A Washington, D.C., police officer who protected the U.S. Capitol against a pro-Trump mob on January 6, died by suicide on July 29 in his Virginia home.
Gunther Hashida, 43, was found dead at his home on Thursday, July 29, Metropolitan Police Department spokesperson Kristen Metzger confirmed to CNN on Monday.
"We are grieving as a Department and our thoughts and prayers are with Officer Hashida's family and friends," Metzger said.
House Speaker Nancy Pelosi issued a statement calling Hashida a hero "who risked his life to save our Capitol, the Congressional community and our very Democracy. All Americans are indebted to him for his great valor and patriotism on January 6 and throughout his selfless service."
Hashida is Survived by a Wife, 3 Children, and a Sister
The GoFundMe page was created on Sunday to support Hashida's family. It says Hashida "leaves behind a loving wife, sister, 3 children, and a wonderful family." The page has a $250,000 donation target.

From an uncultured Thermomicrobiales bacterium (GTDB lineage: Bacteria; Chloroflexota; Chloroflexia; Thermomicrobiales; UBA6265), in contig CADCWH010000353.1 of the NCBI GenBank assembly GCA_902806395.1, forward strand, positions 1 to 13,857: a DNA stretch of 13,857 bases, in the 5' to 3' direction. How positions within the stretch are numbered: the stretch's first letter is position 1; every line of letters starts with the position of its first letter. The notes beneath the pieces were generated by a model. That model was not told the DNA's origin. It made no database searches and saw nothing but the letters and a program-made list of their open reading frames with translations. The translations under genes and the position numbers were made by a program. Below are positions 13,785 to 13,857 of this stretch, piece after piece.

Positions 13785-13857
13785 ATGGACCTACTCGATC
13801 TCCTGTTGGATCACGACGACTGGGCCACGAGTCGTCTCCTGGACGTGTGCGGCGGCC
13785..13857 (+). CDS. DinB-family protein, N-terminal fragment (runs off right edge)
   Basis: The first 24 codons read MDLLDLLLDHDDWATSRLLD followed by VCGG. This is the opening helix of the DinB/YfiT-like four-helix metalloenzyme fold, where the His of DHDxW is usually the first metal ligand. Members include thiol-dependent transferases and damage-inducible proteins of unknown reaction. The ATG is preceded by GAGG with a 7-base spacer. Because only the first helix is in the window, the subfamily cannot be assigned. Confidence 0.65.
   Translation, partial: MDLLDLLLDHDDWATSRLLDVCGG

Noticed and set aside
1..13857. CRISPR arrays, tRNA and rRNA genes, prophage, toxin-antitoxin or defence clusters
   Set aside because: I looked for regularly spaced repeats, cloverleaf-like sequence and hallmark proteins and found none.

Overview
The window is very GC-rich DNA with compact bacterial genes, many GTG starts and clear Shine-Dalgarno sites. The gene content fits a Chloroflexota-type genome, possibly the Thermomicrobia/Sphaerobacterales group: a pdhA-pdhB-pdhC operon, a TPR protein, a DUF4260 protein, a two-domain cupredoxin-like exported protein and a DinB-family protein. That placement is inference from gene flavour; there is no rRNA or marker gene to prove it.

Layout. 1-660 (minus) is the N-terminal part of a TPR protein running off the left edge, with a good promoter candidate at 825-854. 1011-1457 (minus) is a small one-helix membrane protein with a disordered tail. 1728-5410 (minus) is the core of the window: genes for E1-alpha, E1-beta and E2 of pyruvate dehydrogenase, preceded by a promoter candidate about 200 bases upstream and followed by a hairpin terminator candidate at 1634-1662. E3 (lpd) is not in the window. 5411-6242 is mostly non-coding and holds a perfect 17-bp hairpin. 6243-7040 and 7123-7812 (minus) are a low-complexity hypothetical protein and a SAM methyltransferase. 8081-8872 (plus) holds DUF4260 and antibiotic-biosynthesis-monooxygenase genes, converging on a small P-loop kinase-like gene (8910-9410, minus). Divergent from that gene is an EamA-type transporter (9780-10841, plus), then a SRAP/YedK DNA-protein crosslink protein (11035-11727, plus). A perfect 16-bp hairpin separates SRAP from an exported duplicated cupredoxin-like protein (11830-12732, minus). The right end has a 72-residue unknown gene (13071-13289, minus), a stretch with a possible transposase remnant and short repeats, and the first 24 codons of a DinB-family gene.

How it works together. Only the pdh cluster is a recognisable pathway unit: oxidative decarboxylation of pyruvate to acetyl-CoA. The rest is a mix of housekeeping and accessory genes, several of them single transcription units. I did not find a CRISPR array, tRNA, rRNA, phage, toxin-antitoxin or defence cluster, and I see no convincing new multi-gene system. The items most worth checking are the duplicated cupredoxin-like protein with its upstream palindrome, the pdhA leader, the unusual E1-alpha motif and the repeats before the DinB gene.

"In his work as an officer with the DC Metropolitan Police Department, he worked to serve and protect the public," organizers wrote of Hashida on the fundraising page. "He was a devoted and loving husband and father."
A memorial is scheduled for Hashida at the Mountcastle Turch Funeral Home and Crematory in Dale City, Virginia, on Friday.
This is the 3rd Known Suicide of An Officer who Responded to the Capitol During the Attack
Hashida is the third police officer to die by suicide after responding to the failed insurrection attempt.
D.C. Officer Jeffrey Smith died Jan. 15 and Capitol Police Officer Howard Liebengood died Jan. 9. Families of both officers have linked the deaths to the riot and are pushing their respective departments to recognize them as having died in the line of duty.
A fourth officer, Brian Sicknick of the USCP, died on Jan. 7 from injuries he sustained "while physically engaging with protesters" at the riots.
More than 550 People are Charged in Connection with the Insurrection
The riot began after then-President Donald Trump urged attendees at a rally outside the White House to march to the Capitol, where a joint session of Congress was meeting to officially confirm the Electoral College victory of Joe Biden as the next president.
Hundreds of Trump supporters invaded the Capitol grounds and buildings, disturbing the proceedings.
The Justice Department has charged more than 550 people in connection with the insurrection, according to CNN's latest tally, and the attack is at the center of a high-profile House select committee investigation. Some face more serious charges, and many have not yet entered a plea. So far, three people have been sentenced for their roles in the attacks.